Hips Don't Lie

In order to swim, you must have the mental and physical capabilities to perform an elaborate physics experiment. No other sport, requires such a high demand of physical suppleness and awareness to engage properly with the environment to propel ones self forward. In cycling, you engage with the bike at 5 spots. This physical engagement propels you forward. In running, there are two points of contact with the solid earth, which through physical engagement will propel you forward. In swimming, we have the challenge of being face down in the water, trying to grab this liquid substance with a hand, with the goal of moving the body forward. What we often don’t realize is that the body moves past the hand and arm. Upon entry the catch is initialized, at this moment the hand and arm are now stationary in the water. The next process is what separates the efficient swimmer from the inefficient swimmer.
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Make the Most of Indoor Pool Training, For Open Water Swim Success

Triathlon training in anywhere other than the south, is not for the faint of heart. Based on the “spring” we’ve had so far up north, we are left wondering if we’ll EVER get outside to do some open water swims! While open water swimming is imperative to swimming confidently and strong in a triathlon, indoor swimming provides lots of benefits to prepare you for open water swims. Read on to learn how to make the most of your pool swims and you’ll be ready for a successful race season when warmer weather FINALLY arrives.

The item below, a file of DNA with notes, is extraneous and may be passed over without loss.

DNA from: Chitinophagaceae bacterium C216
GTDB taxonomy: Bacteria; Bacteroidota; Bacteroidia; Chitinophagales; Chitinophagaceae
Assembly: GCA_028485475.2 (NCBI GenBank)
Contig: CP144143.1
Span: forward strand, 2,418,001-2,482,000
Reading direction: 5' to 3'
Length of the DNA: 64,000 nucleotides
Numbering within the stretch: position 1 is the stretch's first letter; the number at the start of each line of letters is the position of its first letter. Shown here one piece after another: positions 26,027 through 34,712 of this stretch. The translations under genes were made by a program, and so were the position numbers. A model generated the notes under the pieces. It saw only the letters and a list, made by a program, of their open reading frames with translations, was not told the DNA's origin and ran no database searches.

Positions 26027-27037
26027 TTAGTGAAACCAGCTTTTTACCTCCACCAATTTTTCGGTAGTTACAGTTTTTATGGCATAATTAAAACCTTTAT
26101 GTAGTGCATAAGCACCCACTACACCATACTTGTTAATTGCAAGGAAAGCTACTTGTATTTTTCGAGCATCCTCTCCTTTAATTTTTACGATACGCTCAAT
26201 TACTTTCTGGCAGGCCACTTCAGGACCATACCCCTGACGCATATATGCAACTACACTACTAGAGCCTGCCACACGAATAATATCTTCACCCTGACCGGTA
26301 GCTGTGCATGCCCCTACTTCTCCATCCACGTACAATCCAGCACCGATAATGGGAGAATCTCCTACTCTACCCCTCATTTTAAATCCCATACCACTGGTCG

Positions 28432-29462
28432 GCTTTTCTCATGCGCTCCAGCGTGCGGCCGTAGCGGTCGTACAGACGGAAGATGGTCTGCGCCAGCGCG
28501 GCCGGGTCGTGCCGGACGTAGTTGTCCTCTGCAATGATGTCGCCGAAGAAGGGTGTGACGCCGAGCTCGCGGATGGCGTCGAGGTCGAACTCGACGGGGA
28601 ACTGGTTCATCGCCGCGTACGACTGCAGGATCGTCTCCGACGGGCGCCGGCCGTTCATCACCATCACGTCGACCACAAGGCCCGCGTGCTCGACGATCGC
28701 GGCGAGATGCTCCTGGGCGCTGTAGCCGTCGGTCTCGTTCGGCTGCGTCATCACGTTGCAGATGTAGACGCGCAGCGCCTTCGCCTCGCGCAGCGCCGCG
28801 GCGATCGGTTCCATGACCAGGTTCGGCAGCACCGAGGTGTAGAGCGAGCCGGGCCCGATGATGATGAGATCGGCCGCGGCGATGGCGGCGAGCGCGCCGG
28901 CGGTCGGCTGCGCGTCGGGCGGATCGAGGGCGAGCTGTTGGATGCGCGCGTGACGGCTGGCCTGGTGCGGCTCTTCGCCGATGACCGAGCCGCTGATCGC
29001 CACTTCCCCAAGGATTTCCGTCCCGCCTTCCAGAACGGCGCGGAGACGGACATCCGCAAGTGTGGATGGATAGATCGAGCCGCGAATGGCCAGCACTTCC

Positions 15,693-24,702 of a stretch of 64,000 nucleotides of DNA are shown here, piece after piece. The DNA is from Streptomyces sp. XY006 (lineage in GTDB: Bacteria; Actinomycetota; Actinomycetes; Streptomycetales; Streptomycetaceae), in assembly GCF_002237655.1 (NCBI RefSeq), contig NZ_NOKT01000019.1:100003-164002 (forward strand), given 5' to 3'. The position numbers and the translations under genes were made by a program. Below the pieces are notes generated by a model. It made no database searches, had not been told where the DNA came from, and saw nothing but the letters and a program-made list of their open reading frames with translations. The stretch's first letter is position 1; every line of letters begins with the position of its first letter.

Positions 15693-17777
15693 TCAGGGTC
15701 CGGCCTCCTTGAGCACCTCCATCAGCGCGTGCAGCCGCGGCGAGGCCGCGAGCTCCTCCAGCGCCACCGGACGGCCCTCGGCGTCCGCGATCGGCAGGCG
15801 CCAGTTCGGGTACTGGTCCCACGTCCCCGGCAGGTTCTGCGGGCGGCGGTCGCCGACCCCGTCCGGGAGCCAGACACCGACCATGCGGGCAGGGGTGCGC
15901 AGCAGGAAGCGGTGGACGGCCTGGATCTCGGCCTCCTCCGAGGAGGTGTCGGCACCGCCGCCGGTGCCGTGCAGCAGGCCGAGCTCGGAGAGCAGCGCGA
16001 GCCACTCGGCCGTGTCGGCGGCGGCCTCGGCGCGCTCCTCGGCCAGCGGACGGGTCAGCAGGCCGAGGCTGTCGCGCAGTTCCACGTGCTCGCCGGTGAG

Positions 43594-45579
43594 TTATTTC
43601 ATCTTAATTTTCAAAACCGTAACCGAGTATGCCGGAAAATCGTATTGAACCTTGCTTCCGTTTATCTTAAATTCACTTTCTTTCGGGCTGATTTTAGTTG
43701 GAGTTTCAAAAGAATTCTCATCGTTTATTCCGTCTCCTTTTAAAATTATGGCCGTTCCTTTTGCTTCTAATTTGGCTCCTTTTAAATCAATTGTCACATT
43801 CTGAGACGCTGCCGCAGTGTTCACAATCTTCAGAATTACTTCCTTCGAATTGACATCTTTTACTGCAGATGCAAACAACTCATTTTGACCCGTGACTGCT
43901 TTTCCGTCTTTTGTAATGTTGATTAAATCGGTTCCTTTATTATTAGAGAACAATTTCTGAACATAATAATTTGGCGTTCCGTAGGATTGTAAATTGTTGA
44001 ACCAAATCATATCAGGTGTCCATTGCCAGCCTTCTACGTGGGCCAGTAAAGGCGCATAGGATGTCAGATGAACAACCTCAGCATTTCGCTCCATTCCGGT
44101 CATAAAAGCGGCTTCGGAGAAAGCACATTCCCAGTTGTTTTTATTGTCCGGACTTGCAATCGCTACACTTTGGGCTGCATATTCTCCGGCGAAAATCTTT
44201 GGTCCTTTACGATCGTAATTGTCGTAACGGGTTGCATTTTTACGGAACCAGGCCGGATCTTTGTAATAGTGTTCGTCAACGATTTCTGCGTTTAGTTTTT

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Mastering The Open Water Swim

Whether you are an aspiring open water competitor or a triathlete, open water swimming can be an intimidating skill to conquer. Unlike the pool, open water can have varying conditions (think glassy smooth to whitecap chop) and poor visibility. Add to that a few hundred swimmers around you, and it’s no wonder even elite pool swimmers can struggle in open water. Read on for some tips to help you master the skills of open water swimming.
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So you want to swim fast? Propulsion. (PART THREE!)

Once you have worked on the specific techniques to help reduce drag in the water and improve streamlining, you can work on increasing propulsion in the water. Propulsion is improved first and foremost by working on stroke mechanics and then becoming efficient in applying a force to the water. The combined effects of body balance, streamlining and good stroke mechanics are what lead to faster swimming.